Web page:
After NYMA he attended Fordham University in the Bronx, so he could remain close to the family real estate business. There he languished for two years before his father plucked him out and packed him off to Philadelphia and the Ivy league.

Despite his claim to have graduated first in his class from the University of Pennsylvania’s Wharton School of Business, Trump appears to have been an undistinguished scholar there.

Donald agreed to attend Wharton for his father’s sake,” wrote biographer Jerome Tuccille in 1985.  “He showed up for classes and did what was required of him, but he was clearly bored and spent a lot of time on outside business activities.”  Donald himself wrote in 1989’s The Art of the Deal, “I decided that as long as I had to be in college, I might as well test myself against the best.

wharton alumnusTrump graduated from Wharton’s undergraduate degree program in 1968.  He never attended the prestigious Graduate School of Business there, nor ever earned an MBA (or any other advanced degree).

The 1968 commencement program does not list Trump as having received graduating honors of any kind.  Numerous profiles have since asserted that he was first in his class, though Donald has denied ever having made this claim.  He boasted, in a 2011 interview on CNN, “Let me tell you, I’m a really smart guy. I was a really good student at the best school in the country.

On education, Trump’s message and his substance (if such a word can be applied to him) are a bit out of joint.

Decency:

Decency is a seriously overburdened word.  It involves adherence to standards of propriety, but carries a burden of fairness (a decent wage), generosity (very decent of you), modesty (are you decent?), and suitablity (I haven’t got a decent pair of shoes).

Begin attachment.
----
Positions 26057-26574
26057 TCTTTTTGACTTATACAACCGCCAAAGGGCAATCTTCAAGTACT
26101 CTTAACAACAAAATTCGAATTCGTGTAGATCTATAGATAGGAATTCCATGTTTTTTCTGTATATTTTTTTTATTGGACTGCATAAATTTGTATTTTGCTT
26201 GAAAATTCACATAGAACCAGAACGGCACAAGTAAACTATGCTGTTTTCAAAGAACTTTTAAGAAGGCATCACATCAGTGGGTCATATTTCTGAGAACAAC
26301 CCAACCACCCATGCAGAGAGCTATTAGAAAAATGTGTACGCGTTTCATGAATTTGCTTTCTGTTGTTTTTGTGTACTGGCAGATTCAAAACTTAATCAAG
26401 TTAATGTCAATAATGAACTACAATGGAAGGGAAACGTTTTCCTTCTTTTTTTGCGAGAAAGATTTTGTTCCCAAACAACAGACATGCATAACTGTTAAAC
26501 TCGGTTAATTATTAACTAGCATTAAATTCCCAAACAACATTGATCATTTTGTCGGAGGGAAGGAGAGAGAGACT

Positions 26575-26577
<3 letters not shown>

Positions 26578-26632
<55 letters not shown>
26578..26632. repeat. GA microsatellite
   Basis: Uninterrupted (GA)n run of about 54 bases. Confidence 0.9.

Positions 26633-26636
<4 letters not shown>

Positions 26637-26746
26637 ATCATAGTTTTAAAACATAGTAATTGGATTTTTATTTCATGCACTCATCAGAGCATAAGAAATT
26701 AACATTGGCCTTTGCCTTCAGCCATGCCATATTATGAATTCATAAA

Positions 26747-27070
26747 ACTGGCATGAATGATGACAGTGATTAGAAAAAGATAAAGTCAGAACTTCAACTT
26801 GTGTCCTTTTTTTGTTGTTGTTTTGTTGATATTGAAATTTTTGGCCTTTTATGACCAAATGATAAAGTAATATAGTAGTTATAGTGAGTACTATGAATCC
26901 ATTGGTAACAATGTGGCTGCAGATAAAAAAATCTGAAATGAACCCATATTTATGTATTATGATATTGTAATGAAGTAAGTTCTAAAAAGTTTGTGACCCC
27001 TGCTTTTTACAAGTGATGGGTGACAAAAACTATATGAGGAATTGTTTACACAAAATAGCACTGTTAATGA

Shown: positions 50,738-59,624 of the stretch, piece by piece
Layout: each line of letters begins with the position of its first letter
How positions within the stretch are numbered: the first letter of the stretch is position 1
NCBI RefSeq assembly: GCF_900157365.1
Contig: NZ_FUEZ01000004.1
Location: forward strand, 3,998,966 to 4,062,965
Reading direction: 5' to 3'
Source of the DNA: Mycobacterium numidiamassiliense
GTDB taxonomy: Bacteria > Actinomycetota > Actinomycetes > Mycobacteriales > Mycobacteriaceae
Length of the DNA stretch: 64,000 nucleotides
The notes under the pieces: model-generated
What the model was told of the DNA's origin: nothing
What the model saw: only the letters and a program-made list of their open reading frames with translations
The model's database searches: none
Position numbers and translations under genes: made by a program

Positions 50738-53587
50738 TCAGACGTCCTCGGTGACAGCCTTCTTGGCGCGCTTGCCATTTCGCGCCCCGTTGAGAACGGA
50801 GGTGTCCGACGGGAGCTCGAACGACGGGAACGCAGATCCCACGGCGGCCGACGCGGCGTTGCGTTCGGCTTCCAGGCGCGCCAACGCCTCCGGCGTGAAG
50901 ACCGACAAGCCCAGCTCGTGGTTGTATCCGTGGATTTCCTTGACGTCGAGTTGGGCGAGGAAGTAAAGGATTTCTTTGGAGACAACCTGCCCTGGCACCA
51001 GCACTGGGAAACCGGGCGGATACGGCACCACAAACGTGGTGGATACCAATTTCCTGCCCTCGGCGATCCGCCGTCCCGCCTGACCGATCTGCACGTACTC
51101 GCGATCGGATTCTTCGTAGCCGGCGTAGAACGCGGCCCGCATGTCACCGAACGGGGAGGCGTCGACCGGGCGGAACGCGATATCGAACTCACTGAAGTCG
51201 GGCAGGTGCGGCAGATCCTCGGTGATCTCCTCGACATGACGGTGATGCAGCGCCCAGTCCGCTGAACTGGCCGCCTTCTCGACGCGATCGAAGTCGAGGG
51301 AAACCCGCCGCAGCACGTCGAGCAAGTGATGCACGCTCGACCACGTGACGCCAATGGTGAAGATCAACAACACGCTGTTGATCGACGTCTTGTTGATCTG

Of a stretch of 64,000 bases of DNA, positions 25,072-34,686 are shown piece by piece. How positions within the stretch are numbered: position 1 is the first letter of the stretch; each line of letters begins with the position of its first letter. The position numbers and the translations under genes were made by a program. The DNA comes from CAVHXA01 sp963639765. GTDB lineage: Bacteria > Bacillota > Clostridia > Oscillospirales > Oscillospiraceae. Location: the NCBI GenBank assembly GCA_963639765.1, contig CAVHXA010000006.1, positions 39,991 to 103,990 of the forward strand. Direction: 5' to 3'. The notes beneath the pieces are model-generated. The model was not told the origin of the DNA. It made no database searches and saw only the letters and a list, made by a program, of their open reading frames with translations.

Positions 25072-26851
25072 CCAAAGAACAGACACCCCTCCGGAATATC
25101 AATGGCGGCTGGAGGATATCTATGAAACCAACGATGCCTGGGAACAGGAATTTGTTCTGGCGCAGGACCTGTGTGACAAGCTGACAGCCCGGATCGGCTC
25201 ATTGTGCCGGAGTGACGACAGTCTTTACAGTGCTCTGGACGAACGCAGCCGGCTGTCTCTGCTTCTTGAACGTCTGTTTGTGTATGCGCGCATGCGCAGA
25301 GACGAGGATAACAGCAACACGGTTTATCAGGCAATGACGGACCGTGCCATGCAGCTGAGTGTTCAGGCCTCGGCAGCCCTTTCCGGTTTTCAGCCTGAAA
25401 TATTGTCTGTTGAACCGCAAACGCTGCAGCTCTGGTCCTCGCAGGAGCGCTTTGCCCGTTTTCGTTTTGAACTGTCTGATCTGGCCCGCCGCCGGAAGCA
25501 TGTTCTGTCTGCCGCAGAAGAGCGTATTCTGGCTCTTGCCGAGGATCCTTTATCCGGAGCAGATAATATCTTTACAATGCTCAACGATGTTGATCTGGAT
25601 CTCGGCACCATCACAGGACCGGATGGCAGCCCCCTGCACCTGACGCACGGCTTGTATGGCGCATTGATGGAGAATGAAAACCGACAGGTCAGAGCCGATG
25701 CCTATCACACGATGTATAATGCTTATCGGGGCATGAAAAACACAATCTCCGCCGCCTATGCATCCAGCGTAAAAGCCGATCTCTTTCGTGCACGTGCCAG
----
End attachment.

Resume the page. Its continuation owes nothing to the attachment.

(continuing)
At the heart of the concept is empathy.  Decent people know and respect the needs and feelings of others.  Empathy is not Trump’s strong suit, leaving him decency-impaired.

young trumpIn 1980, while clearing the historic Bonwit Teller building from the site where Trump Tower was to rise, he hired a company that used undocumented Polish window washers to clear away demolition debris.  They worked off the books; no income taxes or FICA taxes were withheld, no pension provided, no records kept at all.  Their worksite was so dangerous that Trump himself would not go there.  “You have to be very brave to be in a building under demolition.  I’m not sure I’m that brave.”  Yet they were issued no hard hats or other protective equipment.  For grueling 12-hour shifts, seven days a week, they were paid sub-minimal  wages only sporadically, if they were paid at all.  They were threatened with deportation if they complained.  Is this the behavior of a decent man?